Leaders of the Amalgamated Transit Union hosted a town hall teleconference last night to clarify facts surrounding the school bus strike — facts that they argue have been distorted by the Bloomberg administration and the media.
Last night’s telephone town hall was held for the constituents of City Councilman Jumaane Williams who represents District 45 in Brooklyn. It marked the first of what the union plans to be a series of many telephone town halls hosted in conjunction with politicians representing various districts across the city.
“It’s in the mayor’s hands to end this,” Michael Cordiello, president of ATU Local 1181, said during the teleconference. “Quite frankly we’ve been trying to reach out to the mayor for over a year. It was quite clear from both sides, the companies and the union, that the mayor holds the key to ending the strike.”
Getting Mayor Michael Bloomberg to sit down at the negotiation table remains a faint hope for the union and the bus operators. Although the mayor helped broker Monday’s meeting between Local 1181, the bus operators and a mediator, Bloomberg maintains his position that it’s up to the union to negotiate with bus companies for the Employee Protection Provision that the strikers want to preserve.
“I’m very dismayed that the mayor himself, nor anyone from his administration, were a part of those discussions,” Williams said during last night’s call. “I feel like he’s just saying ‘I don’t have to be a part of this.’ He lit a match and just walked away.”
The bus drivers and matrons of Local Union 1181 are striking to ensure that they will be allowed to keep certain employee protections when the city’s new format for bus contracting is instituted in June. That’s when the city will begin awarding bus operators contracts for the transportation of special-needs students on the basis of the lowest-responsible-bidder system.
For decades, the EPP has allowed bus drivers to carry wages, benefits and seniority over from one bus company to the next. Thus, drivers get to keep those benefits even after they’ve been laid off by a bus company whose contract has expired with the city.
As we previously reported, the N.Y. State Court Appeals ruled in 2011 that the EPP, as it was presented by the New York City Department of Education, hindered the ability of bus companies to competitively bid. That’s why Bloomberg contends that there’s nothing the city can do to ensure that an EPP deal is reached.
The union says that there are plenty of case studies that show that employee protections can be included in bid-style contracting, but Bloomberg really just wants to operate as cheaply as possible.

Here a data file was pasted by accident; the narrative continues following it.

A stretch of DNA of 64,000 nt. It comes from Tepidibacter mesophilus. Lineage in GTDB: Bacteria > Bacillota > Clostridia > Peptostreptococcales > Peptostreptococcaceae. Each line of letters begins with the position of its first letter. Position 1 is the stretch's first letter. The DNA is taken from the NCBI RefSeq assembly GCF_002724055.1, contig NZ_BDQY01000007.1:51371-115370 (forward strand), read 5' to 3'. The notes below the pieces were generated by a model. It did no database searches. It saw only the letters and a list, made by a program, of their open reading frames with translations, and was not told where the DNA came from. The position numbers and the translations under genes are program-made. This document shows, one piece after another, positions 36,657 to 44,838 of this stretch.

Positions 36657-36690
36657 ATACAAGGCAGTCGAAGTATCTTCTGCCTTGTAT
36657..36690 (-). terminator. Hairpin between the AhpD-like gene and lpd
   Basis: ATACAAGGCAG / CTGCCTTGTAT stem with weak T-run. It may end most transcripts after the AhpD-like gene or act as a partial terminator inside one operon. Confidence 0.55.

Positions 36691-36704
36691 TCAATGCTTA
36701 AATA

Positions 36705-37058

ATU International president Larry Hanley says that Bloomberg has inaccurately portrayed the costs of bus services as out of control, so that he can justify the city’s desire to pay much less for the services moving forward.
“The mayor has distorted completely, in a fantastic way, the real cost of running the school bus system in New York in his comparisons with other cities,” Hanley said on last night’s call.
Hanley noted that Bloomberg keeps harping on the high costs the city pays to bus its students relative to other cities.
“New York City pays $1.1 billion each year for school busing, or an average of $6,900 per student. Back in 1979, for slightly fewer students, we paid $100 million,” Bloomberg said during a news conference addressing the strike earlier this month. “Los Angeles just pays $3,100 per student. And, the monies that we spend on transportation are monies that we don’t have to put into our school system.”
The union executive reminded callers that the city is home to the country’s largest school district. He also noted that about 25 percent of the nation’s special education students reside in the city, and that the majority of the costs to bus students can be attributed to the transportation of special-needs students.
Hanley says that the rising costs that Bloomberg speaks of are a result of factors such as: stricter federal mandates for the transportation of special-needs children, a $400 increase in cost, since 1979, to operate a bus each day in the city, the reality that there are nearly three times as many schools buses on the road now than there were back then, the proliferation of charter schools, and the increase in routes that include destinations to counties outside of the five boroughs.
“The level of service has expanded tremendously,” Hanley said. “It costs $1 billion and the mayor doesn’t want to pay for it.”
Earlier today Local 1181 announced that the city rejected an offer from the union and the bus companies to suspend the strike for a two-three month cooling period. The suspension would’ve have been exchanged for the delay of the new special-needs bus services bidding process and a promise from the city to join in on negotiations.
Councilman Williams believes that Bloomberg’s refusal to negotiate with the bus drivers is indicative of his intensifying vendetta against unions.
“It’s very important that the mayor doesn’t really succeed in destroying unions, which clearly what he wants to do, and it’s the only thing that’s on his mind,” Williams said. “I’m hoping that the community will rally behind them because so goes them, so goes us all. [I]t’s really the unions that help us make sure that people get a wage that they can survive on.”
This article from the Village Voice Archive was posted on January 30, 2013